Seder guests can now be more baked than the matzo.
As the Jewish holiday of Passover begins on Friday, April 22, observers will notice a variety of changes to the traditional diet.
Starting with the Seder meal on the first several nights and continuing with a strict diet throughout the week, Passover is known for the matzo, herbs, dried fruit, and fish, but mainly for the absence leavened bread and other banned foods.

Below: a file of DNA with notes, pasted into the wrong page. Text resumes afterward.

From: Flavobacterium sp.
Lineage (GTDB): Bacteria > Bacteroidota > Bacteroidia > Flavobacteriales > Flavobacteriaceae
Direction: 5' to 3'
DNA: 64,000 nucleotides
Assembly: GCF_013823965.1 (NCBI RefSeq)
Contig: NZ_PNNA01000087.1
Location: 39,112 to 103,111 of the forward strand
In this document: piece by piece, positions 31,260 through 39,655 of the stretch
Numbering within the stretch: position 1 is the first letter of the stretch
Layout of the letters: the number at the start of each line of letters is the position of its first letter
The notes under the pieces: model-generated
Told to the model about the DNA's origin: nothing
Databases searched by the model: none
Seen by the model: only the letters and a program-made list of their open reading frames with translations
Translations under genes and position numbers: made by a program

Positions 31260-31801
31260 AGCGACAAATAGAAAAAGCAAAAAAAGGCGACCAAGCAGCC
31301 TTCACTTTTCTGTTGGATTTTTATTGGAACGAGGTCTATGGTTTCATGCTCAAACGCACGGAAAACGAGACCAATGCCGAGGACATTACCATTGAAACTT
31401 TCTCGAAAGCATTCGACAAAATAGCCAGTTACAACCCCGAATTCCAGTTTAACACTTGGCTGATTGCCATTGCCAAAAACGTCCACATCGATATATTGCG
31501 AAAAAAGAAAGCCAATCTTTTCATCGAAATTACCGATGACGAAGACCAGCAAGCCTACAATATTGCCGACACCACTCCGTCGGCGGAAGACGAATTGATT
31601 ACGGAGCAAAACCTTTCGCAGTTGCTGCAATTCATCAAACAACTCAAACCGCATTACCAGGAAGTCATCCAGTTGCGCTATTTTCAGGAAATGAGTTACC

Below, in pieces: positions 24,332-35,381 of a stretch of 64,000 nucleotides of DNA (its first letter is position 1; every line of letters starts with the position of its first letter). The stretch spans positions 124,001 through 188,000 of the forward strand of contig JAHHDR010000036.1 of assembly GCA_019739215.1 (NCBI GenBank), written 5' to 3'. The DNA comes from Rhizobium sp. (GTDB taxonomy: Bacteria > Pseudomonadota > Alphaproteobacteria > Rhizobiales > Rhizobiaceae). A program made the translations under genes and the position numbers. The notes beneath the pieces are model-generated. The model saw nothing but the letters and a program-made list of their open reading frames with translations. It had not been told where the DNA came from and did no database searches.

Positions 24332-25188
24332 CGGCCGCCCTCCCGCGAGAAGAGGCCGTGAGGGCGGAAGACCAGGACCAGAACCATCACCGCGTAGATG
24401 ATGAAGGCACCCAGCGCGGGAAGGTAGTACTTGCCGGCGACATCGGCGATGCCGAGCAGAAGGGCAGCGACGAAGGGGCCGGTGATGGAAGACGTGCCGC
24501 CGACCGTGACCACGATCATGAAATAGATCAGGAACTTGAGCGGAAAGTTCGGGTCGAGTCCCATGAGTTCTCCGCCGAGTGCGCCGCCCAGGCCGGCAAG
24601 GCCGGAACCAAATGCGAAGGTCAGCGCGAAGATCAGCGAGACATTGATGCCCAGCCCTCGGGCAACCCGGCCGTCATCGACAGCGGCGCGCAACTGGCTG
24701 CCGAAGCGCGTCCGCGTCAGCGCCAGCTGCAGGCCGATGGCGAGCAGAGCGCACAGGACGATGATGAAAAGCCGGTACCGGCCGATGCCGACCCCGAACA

In recent weeks, the Passover diet, which has largely been observed since the 13th century, has undergone some major changes that Jews may or may not choose to follow during the holiday.
Aside from permitting certain foods on the table during Seder, a highly respected Rabbi just made this historical ruling on marijuana, and it might just make Passover a lot happier for some Jews.
You can either eat it or smoke it…